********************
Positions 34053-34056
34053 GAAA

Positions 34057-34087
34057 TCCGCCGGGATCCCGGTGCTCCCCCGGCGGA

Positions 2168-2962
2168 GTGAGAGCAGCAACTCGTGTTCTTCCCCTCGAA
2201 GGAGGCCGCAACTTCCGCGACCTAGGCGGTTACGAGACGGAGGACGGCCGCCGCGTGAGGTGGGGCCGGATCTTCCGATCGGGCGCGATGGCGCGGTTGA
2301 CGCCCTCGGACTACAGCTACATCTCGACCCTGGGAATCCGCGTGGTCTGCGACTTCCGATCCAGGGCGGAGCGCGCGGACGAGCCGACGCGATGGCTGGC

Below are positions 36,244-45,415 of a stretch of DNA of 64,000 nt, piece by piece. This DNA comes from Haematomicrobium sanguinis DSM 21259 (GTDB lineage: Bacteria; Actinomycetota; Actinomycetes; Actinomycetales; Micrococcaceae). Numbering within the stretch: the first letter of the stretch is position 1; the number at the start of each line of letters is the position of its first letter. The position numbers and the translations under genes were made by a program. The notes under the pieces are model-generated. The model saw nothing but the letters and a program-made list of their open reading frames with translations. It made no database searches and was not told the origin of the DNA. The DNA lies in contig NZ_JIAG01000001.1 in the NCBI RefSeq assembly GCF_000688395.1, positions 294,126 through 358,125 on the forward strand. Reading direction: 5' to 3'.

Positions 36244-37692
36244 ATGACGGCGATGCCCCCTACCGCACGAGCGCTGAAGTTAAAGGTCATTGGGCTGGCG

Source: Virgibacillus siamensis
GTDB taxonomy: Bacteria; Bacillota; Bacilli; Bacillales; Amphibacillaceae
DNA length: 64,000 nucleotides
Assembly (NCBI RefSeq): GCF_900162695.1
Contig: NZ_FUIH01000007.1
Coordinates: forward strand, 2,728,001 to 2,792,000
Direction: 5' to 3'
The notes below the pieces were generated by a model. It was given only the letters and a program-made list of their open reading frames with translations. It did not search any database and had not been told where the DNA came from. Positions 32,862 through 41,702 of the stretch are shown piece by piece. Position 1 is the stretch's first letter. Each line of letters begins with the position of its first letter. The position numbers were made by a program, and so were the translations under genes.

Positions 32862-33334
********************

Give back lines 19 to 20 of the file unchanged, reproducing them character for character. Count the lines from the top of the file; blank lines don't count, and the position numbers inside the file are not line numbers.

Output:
The notes below the pieces were generated by a model. It was given only the letters and a program-made list of their open reading frames with translations. It did not search any database and had not been told where the DNA came from. Positions 32,862 through 41,702 of the stretch are shown piece by piece. Position 1 is the stretch's first letter. Each line of letters begins with the position of its first letter. The position numbers were made by a program, and so were the translations under genes.

Positions 32862-33334